“What are you doing!”
As the chandelier was turned on, the three of them jumped, Lane catching the bourbon that splashed out of his glass down the front of his monogrammed PJs.
Edward stood just inside the parlor, a look of absolute fury on his face.
“What the hell is wrong with you,” he said, marching forward, grabbing the glass out of Lane’s hands and the bottle out of Max’s.
“We were just playing,” Gin muttered.
“Go to bed, Gin.” He put the glass down on the cart and pointed with the bottle to the archway. “You go to bed right now.”
“Unless you want me to kick your ass, too?”
Even Gin could respect that logic.
As she headed for the archway, shoulders hunched, slippers sloppy over the Oriental, Edward hissed, “And use the staff stairs. If Father hears anything, he’ll come down the front.”
Lane’s heart went into full-thunder. And his gut churned—although whether it was the getting caught or the bourbon, he wasn’t sure.
“She’s seven,” Edward said when Gin was out of earshot. “Seven!”
“We know how old she is—”
“Shut up, Maxwell. Just shut up.” He stared down Max. “If you want to corrupt yourself, I don’t care. But don’t contaminate the pair of them with your bullshit.”
Big words. Cusses. And the demeanor of somebody who could ground the both of them.
Then again, Edward had always seemed like a grown-up, even before he’d made the leap into the teenage world.
“I don’t have to listen to you,” Max shot back. But the fight was already leaving him, his tone going weak, his eyes dropping to the rug.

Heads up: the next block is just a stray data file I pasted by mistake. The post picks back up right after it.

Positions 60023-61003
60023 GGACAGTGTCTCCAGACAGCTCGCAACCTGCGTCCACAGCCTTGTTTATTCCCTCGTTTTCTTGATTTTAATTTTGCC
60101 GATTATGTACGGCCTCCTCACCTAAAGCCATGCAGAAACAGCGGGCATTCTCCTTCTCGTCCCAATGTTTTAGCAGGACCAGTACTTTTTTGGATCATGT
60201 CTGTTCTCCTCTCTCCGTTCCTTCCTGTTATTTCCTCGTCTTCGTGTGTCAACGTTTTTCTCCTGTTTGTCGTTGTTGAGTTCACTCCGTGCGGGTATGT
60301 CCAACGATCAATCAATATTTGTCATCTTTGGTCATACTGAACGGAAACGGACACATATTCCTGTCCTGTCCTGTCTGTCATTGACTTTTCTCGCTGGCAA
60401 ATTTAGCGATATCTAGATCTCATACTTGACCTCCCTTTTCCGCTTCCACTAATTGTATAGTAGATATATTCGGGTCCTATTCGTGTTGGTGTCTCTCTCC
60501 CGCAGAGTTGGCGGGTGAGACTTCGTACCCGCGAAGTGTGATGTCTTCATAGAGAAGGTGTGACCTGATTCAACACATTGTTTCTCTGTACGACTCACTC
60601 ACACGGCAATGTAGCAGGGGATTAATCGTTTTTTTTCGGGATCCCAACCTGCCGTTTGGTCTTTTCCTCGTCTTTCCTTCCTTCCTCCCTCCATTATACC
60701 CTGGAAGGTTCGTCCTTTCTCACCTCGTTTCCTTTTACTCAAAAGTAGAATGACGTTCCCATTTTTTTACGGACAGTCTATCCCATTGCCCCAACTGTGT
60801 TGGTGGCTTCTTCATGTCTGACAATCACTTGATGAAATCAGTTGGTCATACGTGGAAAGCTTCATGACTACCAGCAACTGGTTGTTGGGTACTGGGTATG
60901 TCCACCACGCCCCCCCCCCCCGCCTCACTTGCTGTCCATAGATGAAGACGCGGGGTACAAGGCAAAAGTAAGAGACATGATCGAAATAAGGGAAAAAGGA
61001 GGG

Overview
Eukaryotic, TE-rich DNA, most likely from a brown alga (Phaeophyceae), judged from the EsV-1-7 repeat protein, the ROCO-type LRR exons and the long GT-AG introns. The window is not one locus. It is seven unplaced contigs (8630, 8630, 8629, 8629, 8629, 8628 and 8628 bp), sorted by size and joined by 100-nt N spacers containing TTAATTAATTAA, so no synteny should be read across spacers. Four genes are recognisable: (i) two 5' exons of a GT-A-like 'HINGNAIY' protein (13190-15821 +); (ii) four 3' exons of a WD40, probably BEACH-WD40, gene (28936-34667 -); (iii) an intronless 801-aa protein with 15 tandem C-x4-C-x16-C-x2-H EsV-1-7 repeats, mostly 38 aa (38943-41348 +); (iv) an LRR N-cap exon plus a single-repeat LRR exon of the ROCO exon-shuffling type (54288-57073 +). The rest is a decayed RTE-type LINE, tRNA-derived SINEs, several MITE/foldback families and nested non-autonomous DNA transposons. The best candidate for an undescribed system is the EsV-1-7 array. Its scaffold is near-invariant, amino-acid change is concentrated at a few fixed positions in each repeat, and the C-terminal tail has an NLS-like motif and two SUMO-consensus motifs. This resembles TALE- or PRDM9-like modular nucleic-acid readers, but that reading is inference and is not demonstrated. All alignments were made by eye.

“Yes, you do.”
Things got quiet at that point.
“I’m sorry,” Lane said.
“I’m not worried about you.” Edward shook his head. “It’s him I worry about.”
“Say you’re sorry,” Lane whispered. “Max, come on.”
“He’s not Father, you know.”
Max glared at Edward. “But you act like it.”
“Only because you’re out of control.”
Lane took Max by the hand. “He’s sorry, too, Edward. Come on, let’s go before anyone hears us.”
It took some tugging, but eventually Max followed along without further comment, the fight over, the bid for independence dashed. They were halfway across the black and white marble floor of the dim foyer when Lane caught sight of something way down at the end of the hall.
Someone was moving in the shadows.
Too big to be Gin.
Lane yanked his brother into the total darkness of the ballroom across the way. “Shh.”
Through the archways into the parlor, he watched as Edward turned to the cart to try to find the cork, and he wanted to yell out a warning for his brother—
As their father entered, William Baldwine’s tall body blocked the view of Edward.
“What are you doing?”
Same words, same tone, deeper bass.
Edward turned around calmly. With the liquor bottle in his hand and Lane’s nearly full glass front and center on the cart.
“Answer me,” their father said. “What are you doing?”
He and Max were dead, Lane thought. As soon as Edward told the man what had been going on down here, William was going to go on a rampage.
Next to Lane, Maxwell’s body trembled. “I shouldn’t have done this,” he whispered—
“Where’s your belt,” Edward countered.
“I did. Where is your belt.”
No! Lane thought. No, it was us!
Their father strode forward, his monogrammed silk robe gleaming in the light, the color of fresh blood. “Goddamn it, boy, you’re going to tell me what you’re doing here with my liquor.”
“It’s called Bradford Bourbon, Father. You married into the family, remember?”
As their father lifted his arm across his chest, the heavy gold signet ring he wore on his left hand glinted like it was anticpating the strike—and looked forward to making contact with skin. Then, with an elegant, powerful slice, Edward was struck with a backhanded slap that was so violent, the cracking sound ricocheted all the way out into the ballroom.